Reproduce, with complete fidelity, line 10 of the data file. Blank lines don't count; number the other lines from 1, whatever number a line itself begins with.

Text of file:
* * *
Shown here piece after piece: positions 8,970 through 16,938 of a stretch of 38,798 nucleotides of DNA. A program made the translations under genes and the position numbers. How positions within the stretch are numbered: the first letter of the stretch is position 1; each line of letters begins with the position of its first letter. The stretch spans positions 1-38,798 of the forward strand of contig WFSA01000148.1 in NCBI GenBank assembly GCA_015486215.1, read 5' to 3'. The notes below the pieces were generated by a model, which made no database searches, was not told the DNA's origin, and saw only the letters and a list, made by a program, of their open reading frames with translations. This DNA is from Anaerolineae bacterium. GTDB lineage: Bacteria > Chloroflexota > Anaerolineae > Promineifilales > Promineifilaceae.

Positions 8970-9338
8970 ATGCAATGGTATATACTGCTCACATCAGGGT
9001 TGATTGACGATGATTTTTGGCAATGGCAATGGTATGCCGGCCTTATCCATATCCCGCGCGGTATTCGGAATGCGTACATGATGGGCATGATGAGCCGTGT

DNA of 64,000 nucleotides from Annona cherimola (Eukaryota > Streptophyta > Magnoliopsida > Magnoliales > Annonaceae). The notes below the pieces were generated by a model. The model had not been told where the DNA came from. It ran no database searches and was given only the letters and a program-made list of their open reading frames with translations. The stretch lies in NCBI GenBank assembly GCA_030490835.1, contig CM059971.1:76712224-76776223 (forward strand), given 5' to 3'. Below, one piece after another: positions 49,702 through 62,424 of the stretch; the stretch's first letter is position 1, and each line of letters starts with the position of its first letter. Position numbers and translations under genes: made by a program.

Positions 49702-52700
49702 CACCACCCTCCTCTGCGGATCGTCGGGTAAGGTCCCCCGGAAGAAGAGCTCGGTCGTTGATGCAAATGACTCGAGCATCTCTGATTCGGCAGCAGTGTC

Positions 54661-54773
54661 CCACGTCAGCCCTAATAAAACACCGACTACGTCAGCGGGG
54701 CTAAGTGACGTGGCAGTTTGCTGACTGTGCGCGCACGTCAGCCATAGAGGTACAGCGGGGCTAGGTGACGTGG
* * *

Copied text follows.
54701 CTAAGTGACGTGGCAGTTTGCTGACTGTGCGCGCACGTCAGCCATAGAGGTACAGCGGGGCTAGGTGACGTGG